I stand before I say anything else, my school skirt itchy against my thighs. Trinity, still sitting on the floor, looks up at me. She’s got that look: her tell-tale I’m worried face that I see so often. Two little lines always form between her eyebrows, like little quotation marks.
It makes my insides tumble.
I tell her that I’m sick of wearing this uniform, careful not to say goddamn uniform, which is a phrase that I’ve exchanged with Amber a number of times. She nods and stares back at my pride flag as I change into a pair of shorts. I wonder what she really thinks about it.
I sit down again, cross-legged on the floor.
“How did you meet her?” Trinity asks, her eyes trained on her ankle-high school-issued socks. She’s, like, the only person that actually wears the ones from the uniform store. Of course, my mom keeps buying those ones for me, too, but I bought some different ones at the mall. They look the same, almost. But I prefer them anyway.
“At YRJ--the church retreats. It’s actually called Youth’s Road to Jesus, but everyone calls it YRJ,” I say. We both know that’s not really her question, but how do I explain it all?
I raised my head when I heard my name. I was sitting in the ministry building reception room, which honestly I hadn’t known about until then. I’d thought the only room in this place was the one where they set out the donuts after services sometimes.
My mom was sitting next to me, silently clutching her purse, which she does when she’s nervous. Or upset. Or disappointed. It’s hard to tell.
I was sitting clutching an overnight back in my lap and trying not to cry, because I thought that would be embarrassing.
My mom didn’t say anything when I stood and let the ministry person lead me into another room.
They let me get acquainted with my lodgings first, which was actually just an old bed in a room of other beds. Clearly everyone here slept together, and privacy was nonexistent. Though the boys and girls were separated--obviously. God forbid I accidentally saw an inch of a boy’s skin, but a girl’s was alright.
Explain the logic there.
It wasn’t long before Mark and Abby arrived. They were adopting me into their group, they told me, and they were very glad I’m here.
Their warm smiles and gentle voices didn’t do anything to stop the trickle of tears that had already started down my face. Luckily both of them were either too oblivious or too polite to comment.
The first thing they did was sit me down in a dimly lit room with a lot of pillows and a bowl of tiny candies and a woman named Jessica, who was young and hip. I can tell she thought she was hip because she wore an open plaid button-up over her ‘God is Love’ t-shirt. Casual dress for a casual meeting.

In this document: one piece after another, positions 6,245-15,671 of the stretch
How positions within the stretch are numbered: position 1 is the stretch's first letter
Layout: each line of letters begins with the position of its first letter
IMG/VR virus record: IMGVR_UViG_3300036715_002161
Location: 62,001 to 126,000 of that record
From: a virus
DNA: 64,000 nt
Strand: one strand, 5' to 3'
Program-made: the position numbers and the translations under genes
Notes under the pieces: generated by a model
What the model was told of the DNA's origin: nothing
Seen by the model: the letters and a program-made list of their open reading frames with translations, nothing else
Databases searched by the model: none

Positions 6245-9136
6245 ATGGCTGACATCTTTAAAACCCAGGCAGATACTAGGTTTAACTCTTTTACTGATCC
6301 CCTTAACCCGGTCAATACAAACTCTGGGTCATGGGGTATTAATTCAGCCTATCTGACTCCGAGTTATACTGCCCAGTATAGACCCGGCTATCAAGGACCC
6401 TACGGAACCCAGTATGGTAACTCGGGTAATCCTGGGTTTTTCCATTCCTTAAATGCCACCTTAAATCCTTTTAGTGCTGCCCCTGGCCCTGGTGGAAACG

My mom had made me put on my business pants and blouse, an outfit that she’d bought for ‘when I interview for a job’. Which is funny because she doesn’t want me to get a job yet because it might distract me from my schoolwork.
Jessica let me settle into my chair--which was plush and so close to the ground that my knees were nearly at eye-level--and asked me about school. I kept my answers short, but not too short that she needed to pry with more questions.
I tried to say as little as I could that first day.
On the second day--Sunday--they took us all to the morning service, and I tried to make eye contact with my parents the whole time. Dad smiled or waved William’s baby hands in my direction or made faces to make me laugh. Mom never looked over at me once.
That day I mostly cried.
By Sunday evening, I was ready to tell them anything they wanted to know. I just wanted to go home. I knew going into this that the retreat went through Monday, so I’d miss school, too. I wouldn’t be back home until late afternoon Monday at best.
So when Jessica sat me down again to talk, I did. I let myself tell her the truth, which felt good, because no one else I knew wanted to know the truth. No one but Henry, anyway. But Henry was so sure of himself, and I sometimes found it hard to be.
“And does calling yourself bisexual make you feel happier?” Jessica asked. She never batted an eye at anything, and never frowned. She just seemed content to let me speak.
So I said, “Yes. Sometimes.” She didn’t respond, which gave me time to think, which made me say more. “I like that I have something to call myself. I just don’t know if it’s the right thing sometimes.”
“What makes it feel not right?”
I fumbled for an answer, because I wasn’t sure. “It… it is right. But I… I don’t know.”
Jessica regarded me calmly and asked more questions. About my family. About who I’ve liked. About who I’ve told. About how they reacted. About who I hadn’t told. About how I feel. About why.